A controversial Santa Barbara official has been placed on administrative leave by the Santa Barbara Police Department in the wake of a Los Angeles magazine investigation that raises questions about the bureaucrat’s involvement in the city’s cannabis licensing procedures, as well as his rise to the upper echelons of city government and the manner in which he conducted himself during interactions with the public. Anthony Wagner was serving as the department’s public engagement officer and spokesman prior to being put on leave. The police department is engaging an “outside firm” to conduct its own investigation.
“On March 12, Los Angeles Magazine published an article that raised a number of issues concerning an employee of the police department, Mr. Anthony Wagner. Most of these allegations have been previously investigated, either within the police department or by the city attorney’s office,” reads a statement issued to media by SBPD Interim Chief Bernard Melekian.
“Nevertheless, the Los Angeles Magazine article makes new allegations concerning the nature of Mr. Wagner’s role in the process of the awarding cannabis licenses that support further investigation. To that end, the Department will be retaining an outside firm to conduct that investigation for the Police Department. I have placed Mr. Wagner on Administrative Leave pending the outcome of this inquiry. I should note that Mr. Wagner has been fully cooperative with this inquiry and welcomes the involvement of an outside reviewer.”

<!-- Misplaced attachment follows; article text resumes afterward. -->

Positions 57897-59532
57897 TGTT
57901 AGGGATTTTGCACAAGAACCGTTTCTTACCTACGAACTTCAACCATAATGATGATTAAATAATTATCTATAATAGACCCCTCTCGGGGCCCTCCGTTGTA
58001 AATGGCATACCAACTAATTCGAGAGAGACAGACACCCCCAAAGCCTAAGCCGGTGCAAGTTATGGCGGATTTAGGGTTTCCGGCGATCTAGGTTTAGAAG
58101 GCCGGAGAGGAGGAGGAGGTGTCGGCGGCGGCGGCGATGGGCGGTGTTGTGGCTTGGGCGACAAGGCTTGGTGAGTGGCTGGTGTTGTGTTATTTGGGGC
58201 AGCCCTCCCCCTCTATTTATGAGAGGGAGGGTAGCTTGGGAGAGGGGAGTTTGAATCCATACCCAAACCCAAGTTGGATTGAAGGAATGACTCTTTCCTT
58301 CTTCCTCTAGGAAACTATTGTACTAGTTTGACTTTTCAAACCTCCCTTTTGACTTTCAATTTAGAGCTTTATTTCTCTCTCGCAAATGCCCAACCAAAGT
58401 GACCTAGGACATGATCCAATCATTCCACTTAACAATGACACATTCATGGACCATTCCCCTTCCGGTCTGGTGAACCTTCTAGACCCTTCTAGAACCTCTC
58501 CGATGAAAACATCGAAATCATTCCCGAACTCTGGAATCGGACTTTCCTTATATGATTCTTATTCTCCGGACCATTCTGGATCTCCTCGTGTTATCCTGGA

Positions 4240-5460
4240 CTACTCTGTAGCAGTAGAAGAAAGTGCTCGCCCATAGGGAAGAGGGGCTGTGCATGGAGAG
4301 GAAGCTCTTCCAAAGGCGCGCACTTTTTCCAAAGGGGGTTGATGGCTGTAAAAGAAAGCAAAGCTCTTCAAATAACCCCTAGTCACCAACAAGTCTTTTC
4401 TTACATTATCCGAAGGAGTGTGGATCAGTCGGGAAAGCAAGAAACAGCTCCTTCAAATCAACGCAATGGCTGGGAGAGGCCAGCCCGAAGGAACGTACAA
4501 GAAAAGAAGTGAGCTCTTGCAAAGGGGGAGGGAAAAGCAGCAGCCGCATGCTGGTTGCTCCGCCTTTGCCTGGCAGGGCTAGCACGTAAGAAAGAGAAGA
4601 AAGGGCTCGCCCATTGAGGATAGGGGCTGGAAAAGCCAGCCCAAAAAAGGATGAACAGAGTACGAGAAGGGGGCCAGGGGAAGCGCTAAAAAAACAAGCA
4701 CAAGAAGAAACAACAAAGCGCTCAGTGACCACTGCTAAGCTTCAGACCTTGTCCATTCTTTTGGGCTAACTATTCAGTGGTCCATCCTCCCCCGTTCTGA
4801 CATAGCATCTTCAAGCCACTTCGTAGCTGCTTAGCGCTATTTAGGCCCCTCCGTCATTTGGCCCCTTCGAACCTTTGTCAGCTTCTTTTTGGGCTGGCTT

In a statement to media outlets, Wagner claimed the piece “misstates and misrepresents my background, significant events in my life, and past professional interactions and personal relationships,” but offered no specifics; Los Angeles stands by its reporting.
“I have served the people of Santa Barbara for four years with honor and integrity,” he added. “The investigation will yield as such.”
In addition to his work as a public information officer for the SBPD, Wagner has worked on communications projects for Santa Barbara Mayor Cathy Murillo, and played a key role in the city’s recreational cannabis dispensary licensing program. The article raises questions in particular about the latter facet of his work, especially his involvement in deciding which dispensaries would receive the licenses.
Of the eight licenses available to be awarded, one went to Golden State Greens, a company from San Diego.
“Our city attorney did review the procedures related to granting the recreational cannabis licenses and found them to be fair,” Mayor Murillo told local blog Newsmakers over the weekend. “However, we are looking at a range of options to improve the licensing process up to and including an independent review of allegations in the article. Serious allegations were raised in the article and we are taking them seriously.”
In recent years, cannabis cultivation and retail sale has become a hot-button issue in Santa Barbara, where a race for mayor is current underway. Candidate James Joyce, who is running to unseat Murillo, is calling for the Wagner matter to be referred to the Santa Barbara County Grand Jury, writing in a press release, “A transparent government is a good government and what happened here is just a clear example of bad government. Mr. Wagner is a clear cut example of how community relations can go awry and wind up being counter-productive: we need to do better.”